Magic! Not tea-cosies & sweet old-ladies wi’ hot-cross buns mind you. I am talking about some serious thaumaturgical, divination, shamanic shit here…& it’s DEEP! Marion Brown was a very special character. You could take ten of the best & have them play the same basic note/lick & I bet Marion would make it animate in his own quintessentially Marion manner that you could pick out quite easily. He plays with a rare honesty/vulnerability, total emersion & lack of pretension that’s unique as far as I have heard. His array has many other qualities, all pretty aberrant & exceptional, but a specialized way of playing that’s very distinctive & although great technically it’s much more a richness & very personalized energy & shape that make him so stand-out. conceptually also, as a leader, he gathered & conduced some of the most precious, adventurous & unique albums/ensembles during his most intrepid & Free/Avant-Garde period, before, very unfortunately – becoming much more commercial/traditional & sententious with his recordings & direction (think after a lot of personal turmoil in his own life). Marion is also particularly interesting because he has become somewhat a cult figure (if an enthusiast tells you they dig Marion Brown then you know they are in deep), having a very dedicated following & a massive lineage of recordings. Somehow though, & accordingly with Marion’s quaintness & iconic mysteriousness perhaps? – he is kind of obscure & very few of his albums are still in print.
ANYHOW! Geechee Recollections. My favourite recording from Marion so far (I have most of his work) recorded in 1973 & issued on Impulse! Records. Marion convenes Leo Smith on trumpet & Steve McCall on drums, James Jefferson on bass/cello, William Malone on thumb-piano, autoharp & Axaste, & two African percussionists Jumma Santos & Abraham Kobena Adzenyah on a whole horde of drums & “miscellaneous instruments”. On side A’s second cut “Karintha”, poet Bill Hassan joins the crew.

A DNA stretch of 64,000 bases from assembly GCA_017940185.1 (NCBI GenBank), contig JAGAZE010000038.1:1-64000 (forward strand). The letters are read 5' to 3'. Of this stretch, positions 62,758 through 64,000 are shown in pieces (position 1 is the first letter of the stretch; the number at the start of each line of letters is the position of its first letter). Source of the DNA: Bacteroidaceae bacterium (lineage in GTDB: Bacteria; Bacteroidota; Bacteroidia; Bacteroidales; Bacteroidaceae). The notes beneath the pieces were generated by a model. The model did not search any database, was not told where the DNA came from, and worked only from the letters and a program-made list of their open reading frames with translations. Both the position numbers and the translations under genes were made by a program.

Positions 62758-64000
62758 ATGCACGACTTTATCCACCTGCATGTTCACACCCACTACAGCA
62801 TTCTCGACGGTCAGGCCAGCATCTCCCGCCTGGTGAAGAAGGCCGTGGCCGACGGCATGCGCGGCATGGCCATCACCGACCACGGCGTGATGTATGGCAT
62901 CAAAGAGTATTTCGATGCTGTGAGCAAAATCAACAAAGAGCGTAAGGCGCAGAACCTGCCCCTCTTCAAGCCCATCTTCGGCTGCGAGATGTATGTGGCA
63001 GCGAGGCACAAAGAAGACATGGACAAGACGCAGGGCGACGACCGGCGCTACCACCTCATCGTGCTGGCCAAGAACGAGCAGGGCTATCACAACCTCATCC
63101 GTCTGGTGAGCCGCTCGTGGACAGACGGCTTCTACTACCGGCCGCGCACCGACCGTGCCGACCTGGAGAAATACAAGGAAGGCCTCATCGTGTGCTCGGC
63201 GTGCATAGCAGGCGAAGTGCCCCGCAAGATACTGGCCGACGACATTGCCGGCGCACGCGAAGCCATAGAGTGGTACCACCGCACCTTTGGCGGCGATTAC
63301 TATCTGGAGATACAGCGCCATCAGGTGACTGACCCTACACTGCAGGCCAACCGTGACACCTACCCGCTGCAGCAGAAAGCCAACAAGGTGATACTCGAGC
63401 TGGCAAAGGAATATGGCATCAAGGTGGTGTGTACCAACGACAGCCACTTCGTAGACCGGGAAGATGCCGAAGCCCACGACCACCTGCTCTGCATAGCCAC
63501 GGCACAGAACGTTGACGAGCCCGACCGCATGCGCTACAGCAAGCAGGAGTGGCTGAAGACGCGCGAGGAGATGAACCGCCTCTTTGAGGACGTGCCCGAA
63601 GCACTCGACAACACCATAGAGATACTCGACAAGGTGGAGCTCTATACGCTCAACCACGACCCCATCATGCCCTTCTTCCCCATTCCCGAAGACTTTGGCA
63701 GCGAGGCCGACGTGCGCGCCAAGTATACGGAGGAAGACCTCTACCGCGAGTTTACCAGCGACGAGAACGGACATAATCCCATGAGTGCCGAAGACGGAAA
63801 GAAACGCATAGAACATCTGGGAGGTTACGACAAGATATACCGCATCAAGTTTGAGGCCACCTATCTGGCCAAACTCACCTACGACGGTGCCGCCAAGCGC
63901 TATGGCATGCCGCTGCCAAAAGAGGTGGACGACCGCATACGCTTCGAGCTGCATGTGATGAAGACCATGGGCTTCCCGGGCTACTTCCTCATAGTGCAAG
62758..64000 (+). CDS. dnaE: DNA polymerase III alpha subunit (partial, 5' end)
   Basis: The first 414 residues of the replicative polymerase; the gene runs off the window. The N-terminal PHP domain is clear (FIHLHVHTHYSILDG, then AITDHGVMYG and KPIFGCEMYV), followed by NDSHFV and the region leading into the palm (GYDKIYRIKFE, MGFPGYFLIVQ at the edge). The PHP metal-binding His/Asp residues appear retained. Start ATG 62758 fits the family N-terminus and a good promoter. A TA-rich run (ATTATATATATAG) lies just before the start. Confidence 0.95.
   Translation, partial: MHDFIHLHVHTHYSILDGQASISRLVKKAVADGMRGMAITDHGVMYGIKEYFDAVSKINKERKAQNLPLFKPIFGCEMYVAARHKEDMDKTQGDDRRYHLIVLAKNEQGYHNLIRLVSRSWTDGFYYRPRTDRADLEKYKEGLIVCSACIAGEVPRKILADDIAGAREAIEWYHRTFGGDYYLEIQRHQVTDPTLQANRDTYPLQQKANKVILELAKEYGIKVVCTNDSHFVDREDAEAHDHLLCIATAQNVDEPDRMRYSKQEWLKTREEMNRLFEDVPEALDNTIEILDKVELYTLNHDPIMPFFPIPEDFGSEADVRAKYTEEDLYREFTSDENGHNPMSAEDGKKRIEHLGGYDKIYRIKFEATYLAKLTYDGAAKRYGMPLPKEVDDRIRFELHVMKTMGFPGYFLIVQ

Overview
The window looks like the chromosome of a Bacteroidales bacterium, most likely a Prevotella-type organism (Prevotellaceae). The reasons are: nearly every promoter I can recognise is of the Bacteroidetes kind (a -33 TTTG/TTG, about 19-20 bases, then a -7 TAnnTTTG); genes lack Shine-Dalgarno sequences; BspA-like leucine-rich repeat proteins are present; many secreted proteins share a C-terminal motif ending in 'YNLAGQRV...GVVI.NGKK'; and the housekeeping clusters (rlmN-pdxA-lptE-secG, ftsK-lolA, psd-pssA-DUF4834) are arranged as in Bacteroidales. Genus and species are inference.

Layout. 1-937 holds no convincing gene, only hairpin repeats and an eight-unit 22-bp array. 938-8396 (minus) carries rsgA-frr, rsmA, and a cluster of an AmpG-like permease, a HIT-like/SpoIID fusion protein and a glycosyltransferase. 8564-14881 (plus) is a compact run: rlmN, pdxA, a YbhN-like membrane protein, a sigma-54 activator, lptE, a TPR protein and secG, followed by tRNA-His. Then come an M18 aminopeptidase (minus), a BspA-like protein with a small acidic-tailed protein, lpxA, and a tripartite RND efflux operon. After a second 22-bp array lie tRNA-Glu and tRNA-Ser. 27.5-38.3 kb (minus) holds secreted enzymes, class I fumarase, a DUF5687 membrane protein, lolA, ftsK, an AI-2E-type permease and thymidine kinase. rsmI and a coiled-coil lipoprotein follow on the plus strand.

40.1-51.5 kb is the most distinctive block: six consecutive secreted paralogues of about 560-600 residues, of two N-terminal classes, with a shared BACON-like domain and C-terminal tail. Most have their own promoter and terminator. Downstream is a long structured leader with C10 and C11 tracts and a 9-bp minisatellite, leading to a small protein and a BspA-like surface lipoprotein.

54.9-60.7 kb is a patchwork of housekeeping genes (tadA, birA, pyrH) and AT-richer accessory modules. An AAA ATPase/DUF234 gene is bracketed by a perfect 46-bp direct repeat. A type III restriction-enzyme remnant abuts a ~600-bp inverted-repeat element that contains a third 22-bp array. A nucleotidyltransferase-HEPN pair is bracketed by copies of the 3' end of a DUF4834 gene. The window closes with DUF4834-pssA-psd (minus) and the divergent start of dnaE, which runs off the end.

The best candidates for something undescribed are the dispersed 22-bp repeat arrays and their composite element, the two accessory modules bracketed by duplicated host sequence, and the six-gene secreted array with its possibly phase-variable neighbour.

The album is a dramatic & exotic clash of ultra Avant-Garde esemplasticating with substantial & authentic traditional African styles & instrumentation. On one lone track “Buttermilk Bottom” we get a bit more traditional territory of Jazz & Blues as the albums single exception. Everything else is “out-there”, a lot if it profoundly so. It sounds like the gang are playing in a museum of instruments….there is this endless oscillation & alteration of sounds (especially the percussion, cymbals & chimes) changing & changing. considering that Leo Smith & McCall (Steve spends most of his time behind the drum-kit) also contribute to percussion at stages, you may well have four percussionists at once creating an ebullient commotion. the ear & spirit are dazzled by this array (at least mine) effulgent, constantly surprising & shifting. It’s very ritualistic & exotic. like a microcosm, the sounds become like life-forms or organisms moving in their own manner through rain-forest foliage. & then you have Marion himself. Sometimes very focal, sometimes much less conspicuous & often absent even. The medicine-man walks in & out of the celebration when he pleases & does not prioritise his presence. His playing is amazing & utterly original!!! Everybody’s playing/contribution is awesome. the whole thing just becomes this giant kaleidoscope of fantastic colour, weirdness & elliptical brilliance. What’s also very’ very special is that the “flame-throwing” familiar Free-Jazz approach is barely exercised (hey! I love flame-throwing!), nor is the sparse & space-obsessed “Flot” style of Avant-Jazz. This is really a “third way” & feels very alternative & at odds with the associated categories/definitions in many respects. The album has gone so far off the conventional radar & pulled it off so astoundingly well. It is really like a piece of sonic magic. I could break the individual tracks down as is usual, but I feel it’s kind of unnecessary. I will say though that every track is great. The B side however really takes it beyond with a sprawling piece, I think played in one go but separated into a solo Introduction from Marion Brown & a an Ending from Leo Smith. The rest/centre comprises of the track Tokalokaloka (parts 1,2,3). The procession just runs riot, & ends up in a parallel zone a long’ long’ long way off.
If forced to keep only ten albums from my stash, Geechee Recollections would definitely be on the list. Really incredible stuff. Thankfully, it’s still available on a CD reissue that also includes Marion’s follow up album Sweet Earth Flying.